Firefox gets you cool, tabbed browsing, making it easier to peruse several sites within a single window. You also get built-in pop-up blocking, which is nothing short of godsend. It doesn't support VBScript or ActiveX, instantly plugging half the security vulnerabilities that crop up in IE, and that means Web sites can't invisibly install software on your computer. It's only 6MB for the entire installer package—about half the size of IE. Firefox has built-in search engine integration, which not only works with Google but with nearly any other search engine you might prefer through the innovative use of plug-ins. I hook mine up to search eBay. Sure, you could install the Google Toolbar in IE (which I did), but having instant, integrated access to whatever search engines you want is efficiency.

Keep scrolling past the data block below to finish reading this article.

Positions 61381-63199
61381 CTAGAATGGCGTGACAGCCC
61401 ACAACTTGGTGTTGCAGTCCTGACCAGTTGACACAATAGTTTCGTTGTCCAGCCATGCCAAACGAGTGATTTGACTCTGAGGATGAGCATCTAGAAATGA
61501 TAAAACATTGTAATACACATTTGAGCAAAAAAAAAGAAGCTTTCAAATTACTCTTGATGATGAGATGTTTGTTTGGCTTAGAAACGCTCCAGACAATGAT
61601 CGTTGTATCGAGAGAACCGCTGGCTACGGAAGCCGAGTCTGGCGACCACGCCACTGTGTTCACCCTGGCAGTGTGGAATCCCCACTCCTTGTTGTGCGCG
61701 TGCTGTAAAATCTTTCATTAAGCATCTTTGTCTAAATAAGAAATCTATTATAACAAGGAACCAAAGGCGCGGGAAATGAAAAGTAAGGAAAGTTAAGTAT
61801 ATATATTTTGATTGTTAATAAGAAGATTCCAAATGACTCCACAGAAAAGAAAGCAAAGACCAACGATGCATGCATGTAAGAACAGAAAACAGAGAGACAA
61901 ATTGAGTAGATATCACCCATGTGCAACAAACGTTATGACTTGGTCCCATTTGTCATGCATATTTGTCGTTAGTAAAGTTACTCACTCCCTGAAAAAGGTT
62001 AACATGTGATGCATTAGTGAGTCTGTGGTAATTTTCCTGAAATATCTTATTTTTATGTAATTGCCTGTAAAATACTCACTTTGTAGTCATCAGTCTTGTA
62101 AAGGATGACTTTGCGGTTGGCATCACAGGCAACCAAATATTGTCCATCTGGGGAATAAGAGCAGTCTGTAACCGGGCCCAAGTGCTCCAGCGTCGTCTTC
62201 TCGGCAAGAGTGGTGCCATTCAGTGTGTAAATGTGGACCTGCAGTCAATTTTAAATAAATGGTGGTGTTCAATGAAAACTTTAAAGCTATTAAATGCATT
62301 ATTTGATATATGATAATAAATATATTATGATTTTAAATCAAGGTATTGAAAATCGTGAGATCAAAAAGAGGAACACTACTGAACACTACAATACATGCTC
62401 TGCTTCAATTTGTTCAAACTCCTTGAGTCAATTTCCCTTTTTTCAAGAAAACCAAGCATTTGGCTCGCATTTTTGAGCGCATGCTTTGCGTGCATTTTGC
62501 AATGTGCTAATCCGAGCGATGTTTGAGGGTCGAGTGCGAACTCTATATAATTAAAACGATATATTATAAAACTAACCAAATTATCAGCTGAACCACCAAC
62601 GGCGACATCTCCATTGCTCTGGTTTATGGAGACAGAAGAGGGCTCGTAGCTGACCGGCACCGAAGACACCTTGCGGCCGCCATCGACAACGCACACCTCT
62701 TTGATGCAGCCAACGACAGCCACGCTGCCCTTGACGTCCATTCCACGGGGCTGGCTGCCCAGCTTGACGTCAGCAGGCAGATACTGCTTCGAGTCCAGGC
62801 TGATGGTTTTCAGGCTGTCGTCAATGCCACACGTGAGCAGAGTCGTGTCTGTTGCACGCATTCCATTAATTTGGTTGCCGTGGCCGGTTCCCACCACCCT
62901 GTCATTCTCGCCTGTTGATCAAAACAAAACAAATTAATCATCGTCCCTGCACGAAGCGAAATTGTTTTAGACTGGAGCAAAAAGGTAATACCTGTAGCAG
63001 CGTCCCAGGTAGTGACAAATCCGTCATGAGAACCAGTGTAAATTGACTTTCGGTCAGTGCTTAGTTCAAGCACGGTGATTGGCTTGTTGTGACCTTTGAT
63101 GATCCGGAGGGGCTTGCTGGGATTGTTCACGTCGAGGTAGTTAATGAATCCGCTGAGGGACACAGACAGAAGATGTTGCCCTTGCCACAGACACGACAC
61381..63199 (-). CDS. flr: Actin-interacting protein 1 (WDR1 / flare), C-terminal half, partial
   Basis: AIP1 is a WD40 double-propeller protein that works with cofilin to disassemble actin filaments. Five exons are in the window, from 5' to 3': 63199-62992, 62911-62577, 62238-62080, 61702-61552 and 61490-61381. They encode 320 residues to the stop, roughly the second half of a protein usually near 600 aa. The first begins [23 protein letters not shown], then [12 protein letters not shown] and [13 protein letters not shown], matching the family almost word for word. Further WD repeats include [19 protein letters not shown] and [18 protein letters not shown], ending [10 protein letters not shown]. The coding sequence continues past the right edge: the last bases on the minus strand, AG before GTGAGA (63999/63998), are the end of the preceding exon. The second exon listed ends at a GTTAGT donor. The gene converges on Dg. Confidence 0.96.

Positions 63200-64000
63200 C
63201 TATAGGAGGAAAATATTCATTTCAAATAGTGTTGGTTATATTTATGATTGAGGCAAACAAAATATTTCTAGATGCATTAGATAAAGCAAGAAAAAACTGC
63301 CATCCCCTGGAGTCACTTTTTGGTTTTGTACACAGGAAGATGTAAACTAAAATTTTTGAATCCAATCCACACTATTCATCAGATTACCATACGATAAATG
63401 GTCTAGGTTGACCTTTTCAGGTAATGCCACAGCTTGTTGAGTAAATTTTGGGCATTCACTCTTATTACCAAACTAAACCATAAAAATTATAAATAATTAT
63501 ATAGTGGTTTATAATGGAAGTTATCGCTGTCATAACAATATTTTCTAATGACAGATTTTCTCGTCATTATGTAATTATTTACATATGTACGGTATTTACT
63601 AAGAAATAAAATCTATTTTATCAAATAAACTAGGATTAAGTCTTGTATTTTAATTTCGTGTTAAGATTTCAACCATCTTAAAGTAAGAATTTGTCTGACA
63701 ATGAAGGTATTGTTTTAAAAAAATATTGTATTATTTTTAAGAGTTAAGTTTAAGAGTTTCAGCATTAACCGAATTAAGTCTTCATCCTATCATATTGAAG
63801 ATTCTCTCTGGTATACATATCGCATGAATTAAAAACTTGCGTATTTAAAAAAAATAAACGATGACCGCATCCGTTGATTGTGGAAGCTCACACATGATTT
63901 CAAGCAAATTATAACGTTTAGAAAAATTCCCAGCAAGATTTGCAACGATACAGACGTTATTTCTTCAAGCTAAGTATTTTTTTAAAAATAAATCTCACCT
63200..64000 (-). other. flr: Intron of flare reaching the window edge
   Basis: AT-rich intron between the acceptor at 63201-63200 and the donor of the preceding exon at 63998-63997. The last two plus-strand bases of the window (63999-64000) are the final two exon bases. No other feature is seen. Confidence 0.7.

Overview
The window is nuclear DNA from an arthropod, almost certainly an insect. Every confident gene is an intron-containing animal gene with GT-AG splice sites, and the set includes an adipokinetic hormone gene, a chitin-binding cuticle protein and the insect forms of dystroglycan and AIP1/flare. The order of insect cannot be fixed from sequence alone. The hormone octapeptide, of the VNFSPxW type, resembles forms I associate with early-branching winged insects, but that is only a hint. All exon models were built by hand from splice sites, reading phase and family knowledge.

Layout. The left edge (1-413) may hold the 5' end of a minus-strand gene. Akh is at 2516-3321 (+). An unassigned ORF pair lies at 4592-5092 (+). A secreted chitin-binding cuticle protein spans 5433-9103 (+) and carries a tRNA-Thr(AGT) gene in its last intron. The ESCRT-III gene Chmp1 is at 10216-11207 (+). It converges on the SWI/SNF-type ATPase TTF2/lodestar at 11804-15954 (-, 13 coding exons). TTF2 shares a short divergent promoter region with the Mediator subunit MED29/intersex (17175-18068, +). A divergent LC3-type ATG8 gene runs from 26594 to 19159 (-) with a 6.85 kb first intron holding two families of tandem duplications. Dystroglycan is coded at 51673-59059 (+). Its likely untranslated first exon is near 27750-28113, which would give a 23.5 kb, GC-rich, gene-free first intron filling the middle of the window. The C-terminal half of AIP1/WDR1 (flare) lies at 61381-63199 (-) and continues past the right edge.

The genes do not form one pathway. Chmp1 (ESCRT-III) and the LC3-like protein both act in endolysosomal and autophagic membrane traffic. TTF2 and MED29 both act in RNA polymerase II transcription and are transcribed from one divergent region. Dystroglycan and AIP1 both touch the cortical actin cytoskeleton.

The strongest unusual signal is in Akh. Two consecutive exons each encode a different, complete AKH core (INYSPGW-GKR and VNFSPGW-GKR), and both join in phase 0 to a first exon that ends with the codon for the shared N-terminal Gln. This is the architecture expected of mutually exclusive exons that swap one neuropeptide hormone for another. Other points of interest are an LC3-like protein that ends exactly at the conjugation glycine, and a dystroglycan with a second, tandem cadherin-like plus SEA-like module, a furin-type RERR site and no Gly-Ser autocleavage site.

Firefox's extension capability allows third-party components to be plugged in—not unlike ActiveX controls, except that the browser's Options dialog lets you see what's been added and then disable any extensions you no longer want. One nifty extension replaces the usual right-click context menu with a funky, round, icon-based "pie" menu, meaning you don't have to move your mouse pointer more than a few pixels to select any available menu option.

There's some well thought-out features, too. I hate how IE's autocomplete feature pulls up URLs that I've mistyped in the past; Firefox lets me edit my autocomplete list.